Although these writers had a handle on writing, they confessed the best they could do were stick people or an actual photograph (which still doesn’t get the job done). When I suggested hiring an illustrator, they said either one of two excuses:
1. They’re too expensive.
2. It’s impossible to find one.
Well, it does cost money to create images, and just like teachers, pizza makers and writers, illustrators need to eat, wear clothes and have shelter. They might even want to take in a movie every other year. So they must make money.
Up until about two years ago, I believed what many writers said: illustrators are impossible to find. I had not looked for one, but occasionally I heard of freelance authors working with illustrators to create their books. I knew they were out there, but the question was, Where were they hiding?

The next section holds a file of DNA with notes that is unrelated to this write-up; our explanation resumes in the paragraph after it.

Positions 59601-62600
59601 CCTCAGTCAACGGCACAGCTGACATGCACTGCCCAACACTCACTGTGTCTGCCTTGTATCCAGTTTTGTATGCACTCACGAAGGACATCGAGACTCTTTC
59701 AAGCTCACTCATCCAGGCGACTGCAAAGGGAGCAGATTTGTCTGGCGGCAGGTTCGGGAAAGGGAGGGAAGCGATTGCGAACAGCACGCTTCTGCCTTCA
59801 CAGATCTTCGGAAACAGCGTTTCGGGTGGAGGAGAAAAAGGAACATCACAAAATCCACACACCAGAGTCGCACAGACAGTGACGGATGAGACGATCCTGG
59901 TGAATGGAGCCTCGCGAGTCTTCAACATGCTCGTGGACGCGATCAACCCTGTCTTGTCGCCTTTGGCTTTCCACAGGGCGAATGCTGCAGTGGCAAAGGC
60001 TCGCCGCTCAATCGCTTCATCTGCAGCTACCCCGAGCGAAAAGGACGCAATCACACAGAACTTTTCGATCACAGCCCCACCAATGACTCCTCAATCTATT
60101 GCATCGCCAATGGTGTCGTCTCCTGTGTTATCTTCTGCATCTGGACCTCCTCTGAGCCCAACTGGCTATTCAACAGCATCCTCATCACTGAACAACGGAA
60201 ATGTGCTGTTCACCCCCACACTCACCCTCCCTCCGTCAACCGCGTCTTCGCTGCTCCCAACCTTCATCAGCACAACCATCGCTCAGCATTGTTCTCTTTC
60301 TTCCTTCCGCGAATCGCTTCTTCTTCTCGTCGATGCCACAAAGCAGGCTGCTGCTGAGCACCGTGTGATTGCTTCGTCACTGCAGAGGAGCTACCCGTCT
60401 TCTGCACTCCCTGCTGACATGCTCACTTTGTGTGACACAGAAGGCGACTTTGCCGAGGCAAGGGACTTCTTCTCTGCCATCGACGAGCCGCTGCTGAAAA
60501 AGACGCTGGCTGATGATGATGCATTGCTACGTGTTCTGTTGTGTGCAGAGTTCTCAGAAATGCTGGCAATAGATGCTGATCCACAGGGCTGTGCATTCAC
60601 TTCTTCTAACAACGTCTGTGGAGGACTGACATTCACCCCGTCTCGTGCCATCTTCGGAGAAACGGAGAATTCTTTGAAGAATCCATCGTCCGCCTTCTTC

It turns out there are plenty of illustrators in many places if you go looking. And with the world at our fingertips, you could hire someone a thousand miles away as easy as hiring the kid next door who’s a closet artist (a very fine one at that).
The next step is contacting these wonderful artists. I have no experience in doing this though I would fall back on my unassuming ways of contacting any perspective ‘company’ I plan to hire: professionally.
Kelley McMorris is an illustrator who does have experience with contacting illustrators, or at least she can help everyone with the procedure since she’s seen the bad ways and the good ways potential clients have contacted her.
To gain this valuable knowledge, read her post How to Email an Illustrator.